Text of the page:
"Prototyping" systems such as MATLAB and IDL can be very valuable for building "proof of concept" systems that show that a technique or technology really does work in practice; once that is known, it becomes a much better risk to devote a development team to redeveloping it in order to make it slicker and faster and to extend the ideas.

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Image Analyst
Image Analyst on 17 Apr 2013
It's used by a lot of people in industry, not just students. I program all day at work (well okay, about half once you figure in meetings, presentations, and stuff like that) and I use MATLAB for all the Image Analysis programming, and Visual Studio (VB.Net Programming) for a few things that could benefit from a slick, fancy user interface. Sometimes the Mathworks comes through my area with free seminars and I'd say like 90% of the attendees are professional people working for a living using MATLAB (i.e. 90% are not students). So there's a good chance you will continue to use it once you get a real engineering job.
Adam on 4 Sep 2018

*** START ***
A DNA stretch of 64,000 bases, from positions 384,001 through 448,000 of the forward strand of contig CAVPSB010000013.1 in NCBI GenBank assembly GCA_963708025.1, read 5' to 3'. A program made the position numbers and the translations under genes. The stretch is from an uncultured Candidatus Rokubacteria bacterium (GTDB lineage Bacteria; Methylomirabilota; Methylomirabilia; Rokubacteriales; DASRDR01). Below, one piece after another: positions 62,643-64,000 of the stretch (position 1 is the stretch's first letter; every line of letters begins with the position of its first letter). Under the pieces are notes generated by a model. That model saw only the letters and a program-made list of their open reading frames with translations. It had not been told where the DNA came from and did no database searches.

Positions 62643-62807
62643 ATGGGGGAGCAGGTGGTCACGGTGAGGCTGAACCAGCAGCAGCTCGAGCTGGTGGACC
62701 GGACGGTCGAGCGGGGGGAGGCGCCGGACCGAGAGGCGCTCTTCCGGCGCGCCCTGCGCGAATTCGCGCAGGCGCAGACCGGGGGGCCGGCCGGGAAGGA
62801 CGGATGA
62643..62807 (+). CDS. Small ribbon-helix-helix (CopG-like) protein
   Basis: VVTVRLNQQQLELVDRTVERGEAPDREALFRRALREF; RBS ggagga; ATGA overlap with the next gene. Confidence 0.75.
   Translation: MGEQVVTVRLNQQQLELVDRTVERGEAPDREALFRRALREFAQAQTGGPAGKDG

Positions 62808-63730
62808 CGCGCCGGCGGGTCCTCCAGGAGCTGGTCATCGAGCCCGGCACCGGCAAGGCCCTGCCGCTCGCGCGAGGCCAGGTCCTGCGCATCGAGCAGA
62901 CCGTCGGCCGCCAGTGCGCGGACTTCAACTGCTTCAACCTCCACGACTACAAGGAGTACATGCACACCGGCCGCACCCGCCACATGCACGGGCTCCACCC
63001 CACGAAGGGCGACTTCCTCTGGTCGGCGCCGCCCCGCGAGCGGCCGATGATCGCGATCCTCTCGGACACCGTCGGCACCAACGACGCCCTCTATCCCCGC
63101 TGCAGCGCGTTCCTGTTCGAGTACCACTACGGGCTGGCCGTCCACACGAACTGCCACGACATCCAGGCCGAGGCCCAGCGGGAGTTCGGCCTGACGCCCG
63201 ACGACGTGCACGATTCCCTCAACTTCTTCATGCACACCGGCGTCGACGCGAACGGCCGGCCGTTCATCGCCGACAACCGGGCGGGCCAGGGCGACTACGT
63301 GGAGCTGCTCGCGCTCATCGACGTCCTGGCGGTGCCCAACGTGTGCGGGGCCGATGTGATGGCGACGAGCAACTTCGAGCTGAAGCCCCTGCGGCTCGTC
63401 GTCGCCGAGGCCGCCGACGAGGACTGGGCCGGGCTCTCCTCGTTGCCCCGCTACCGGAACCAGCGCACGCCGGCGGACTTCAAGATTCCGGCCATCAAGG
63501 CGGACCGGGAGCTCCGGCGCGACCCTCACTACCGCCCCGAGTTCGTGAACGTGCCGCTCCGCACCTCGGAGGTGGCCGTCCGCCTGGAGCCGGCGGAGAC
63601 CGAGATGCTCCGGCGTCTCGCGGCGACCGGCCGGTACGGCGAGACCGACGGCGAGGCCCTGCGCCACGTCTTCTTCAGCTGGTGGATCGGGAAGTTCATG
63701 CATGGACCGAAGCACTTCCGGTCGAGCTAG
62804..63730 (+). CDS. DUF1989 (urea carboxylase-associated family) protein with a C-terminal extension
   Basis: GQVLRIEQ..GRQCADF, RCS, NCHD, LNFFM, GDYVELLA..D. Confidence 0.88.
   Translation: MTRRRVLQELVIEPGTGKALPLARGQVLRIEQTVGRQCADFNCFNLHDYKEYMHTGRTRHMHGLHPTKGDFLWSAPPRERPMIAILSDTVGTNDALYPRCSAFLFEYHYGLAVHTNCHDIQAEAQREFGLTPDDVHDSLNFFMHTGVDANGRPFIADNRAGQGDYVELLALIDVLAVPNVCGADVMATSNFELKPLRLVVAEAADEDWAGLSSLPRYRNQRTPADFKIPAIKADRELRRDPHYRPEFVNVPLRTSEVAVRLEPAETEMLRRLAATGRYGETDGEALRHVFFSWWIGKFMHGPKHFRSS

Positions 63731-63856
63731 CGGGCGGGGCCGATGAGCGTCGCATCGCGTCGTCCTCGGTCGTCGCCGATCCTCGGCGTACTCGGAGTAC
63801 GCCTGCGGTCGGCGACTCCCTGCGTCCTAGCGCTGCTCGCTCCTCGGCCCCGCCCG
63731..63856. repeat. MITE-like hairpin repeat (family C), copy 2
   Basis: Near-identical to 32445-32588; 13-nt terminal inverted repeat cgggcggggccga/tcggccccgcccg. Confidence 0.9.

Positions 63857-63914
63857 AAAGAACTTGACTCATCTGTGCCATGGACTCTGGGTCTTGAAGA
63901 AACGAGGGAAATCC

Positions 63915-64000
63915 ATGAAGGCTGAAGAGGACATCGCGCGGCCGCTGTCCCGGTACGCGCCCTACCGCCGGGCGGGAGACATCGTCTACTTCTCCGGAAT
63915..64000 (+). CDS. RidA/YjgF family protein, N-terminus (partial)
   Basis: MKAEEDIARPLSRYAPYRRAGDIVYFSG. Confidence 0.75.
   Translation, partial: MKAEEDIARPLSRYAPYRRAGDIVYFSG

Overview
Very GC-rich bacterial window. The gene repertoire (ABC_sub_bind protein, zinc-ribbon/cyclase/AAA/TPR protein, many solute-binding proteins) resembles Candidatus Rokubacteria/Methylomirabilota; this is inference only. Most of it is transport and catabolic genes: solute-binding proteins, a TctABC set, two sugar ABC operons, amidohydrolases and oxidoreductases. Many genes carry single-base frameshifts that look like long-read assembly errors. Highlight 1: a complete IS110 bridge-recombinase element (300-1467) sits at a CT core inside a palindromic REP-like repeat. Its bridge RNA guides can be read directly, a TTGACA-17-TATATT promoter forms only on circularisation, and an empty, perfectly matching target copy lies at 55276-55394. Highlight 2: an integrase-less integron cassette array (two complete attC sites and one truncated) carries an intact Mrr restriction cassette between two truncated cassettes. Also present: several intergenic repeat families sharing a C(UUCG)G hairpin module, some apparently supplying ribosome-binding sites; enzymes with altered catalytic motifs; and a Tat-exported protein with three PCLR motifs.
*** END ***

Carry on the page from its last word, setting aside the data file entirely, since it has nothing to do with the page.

I've been working with Matlab for 12 years in a private company in the UK though when I have looked around I certainly don't see all that many jobs advertised for Matlab (I haven't searched all that often though).

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Andreas Goser
Andreas Goser on 17 Apr 2013
I like addind Simulink or actuall "model based design" to your professor's suggestion.
The value here depends on the industry and application. In Auto and Aero industry, there is really almost 100% of a chance to get involved with projects using MATLAB and Simulink. Certainly there are also departments that have use of engineer skills that do not work with more than office software.

Jan on 17 Apr 2013
When you are a student today, you will need to use computers very likely for over 45 years. While there are a lot of important applications for Matlab today, there will be substantial changes over the decades. But with ability to use a computer language fluently will be a base for your work constantly.
I've started programming when FORTRAN77 was a modern language. It felt strange, that characters after the 72th column were treated as comments, but this was an accepted relict from the way programs have been stored earlier. While the usability of FORTRAN77 is an anachronism today, the compiled programs are still really efficient because the compilers have grown out of their infancy already.